Philippines: Going the wrong way on climate change
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Philippines: Going the wrong way on climate change

Since coming to power in June, firebrand Filipino president Rodrigo Duterte has been making international headlines for a state-sanctioned murder campaign targeting anyone suspected of using or dealing drugs.

As many as 1,800 suspected addicts and dealers have been killed since Duterte won the election, and at least some have been innocent bystanders caught up in the bloodbath. As the violence continues to unfold, United Nations human rights experts, Secretary-General Ban Ki-moon, and the UN’s Office on Drugs and Crime have all spoken out about the illegality of Duterte’s actions.

In his typical, measured fashion, the new president lashed out at the experts, calling them “stupid” and implying the Philippines might leave the UN altogether.

While his indiscriminate war on drugs is attracting condemnation from all sides, some of Duterte’s other decisions show an equally deep contempt for the international community. Statements regarding his government’s energy policy are increasingly becoming a matter of concern, especially given the great strides the Philippines has otherwise made in recent years to reduce its carbon footprint and transition to a green economy.

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Approving of the previous government’s plan to open 25 new coal-fired power plants, Duterte has gone even further than his predecessor’s government by vowing to renege on the carbon reduction targets agreed to by the outgoing president, Benigno Aquino III, as part of the Paris Climate change agreement reached last December.

Launching a blistering attack on “hypocritical” developed countries for demanding poorer countries forgo the use of fossil fuels, Duterte claims the Philippines needs to develop its economy, arguing that the developed world should shoulder the burden of carbon reduction. According to him, the Philippines—which produces less than 1 percent of global emissions—has not yet industrialised.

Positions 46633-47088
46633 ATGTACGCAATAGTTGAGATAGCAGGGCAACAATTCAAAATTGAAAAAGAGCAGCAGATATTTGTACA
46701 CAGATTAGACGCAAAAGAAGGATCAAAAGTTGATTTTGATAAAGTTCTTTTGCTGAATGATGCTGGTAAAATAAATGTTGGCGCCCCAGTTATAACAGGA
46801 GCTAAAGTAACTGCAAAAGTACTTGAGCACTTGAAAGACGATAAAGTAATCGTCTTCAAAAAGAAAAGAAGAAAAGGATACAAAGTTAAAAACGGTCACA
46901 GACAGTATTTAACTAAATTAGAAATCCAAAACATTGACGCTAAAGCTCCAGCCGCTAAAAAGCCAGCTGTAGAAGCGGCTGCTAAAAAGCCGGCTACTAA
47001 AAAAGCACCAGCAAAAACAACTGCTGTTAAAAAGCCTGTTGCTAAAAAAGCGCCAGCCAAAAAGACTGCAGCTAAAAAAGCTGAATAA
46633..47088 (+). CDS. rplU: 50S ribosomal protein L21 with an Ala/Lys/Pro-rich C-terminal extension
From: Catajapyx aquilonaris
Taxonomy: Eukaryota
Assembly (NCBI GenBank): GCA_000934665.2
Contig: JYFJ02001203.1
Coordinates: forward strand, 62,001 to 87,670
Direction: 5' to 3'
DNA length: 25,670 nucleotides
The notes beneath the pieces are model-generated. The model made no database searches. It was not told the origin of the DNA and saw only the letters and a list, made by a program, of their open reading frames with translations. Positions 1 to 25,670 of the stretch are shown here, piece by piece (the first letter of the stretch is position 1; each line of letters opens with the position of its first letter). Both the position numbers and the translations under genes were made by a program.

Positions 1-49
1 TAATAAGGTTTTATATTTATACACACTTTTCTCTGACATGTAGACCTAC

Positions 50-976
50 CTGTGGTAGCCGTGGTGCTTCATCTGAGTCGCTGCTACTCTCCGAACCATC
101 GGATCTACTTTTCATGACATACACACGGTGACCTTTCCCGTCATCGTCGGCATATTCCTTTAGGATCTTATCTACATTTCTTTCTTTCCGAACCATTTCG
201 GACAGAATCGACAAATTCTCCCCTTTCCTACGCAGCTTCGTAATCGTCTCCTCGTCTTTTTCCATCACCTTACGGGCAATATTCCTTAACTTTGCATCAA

Duterte’s passion for coal comes across as all the more bizarre because the Philippines, an archipelago of low-lying islands, is one of the most vulnerable nations on Earth when it comes to rising sea waters and increasingly powerful typhoons.

Storms of increasing violence like Typhoon Haiyan, which killed 6,200 people and clocked up record breaking wind speeds in 2013, put the Philippines solidly on the front lines when it comes to the fight against climate change. Some of the survivors of Haiyan are even bringing oil companies like Chevron, BP and ExxonMobil to court, charging them with liability for the climate change-induced fury of the storm that destroyed their homes and killed their loved ones.


The Philippine flag stands amid devasted region brought about by typhoon Haiyan, the deadliest Philippine typhoon recorded in modern history, killing at least 6,300 people. (Photo: AP)

None of this, of course, bodes well for the Philippines’ participation in this year’s successor to the COP21 in Paris, due to be held in Marrakech in November. The aim of COP 22 is to “make the voices of the most vulnerable countries to climate change heard, in particular African countries and island states.” In other words, the COP22 is precisely the type of forum the Philippines, whose 2,000 inhabited islands are among the most imperiled by the effects of climate change, needs to place a major role in. In another sign of the changing times, the Astana EXPO-2017 due to be held in Kazakhstan next year is focused on promoting energy efficiency.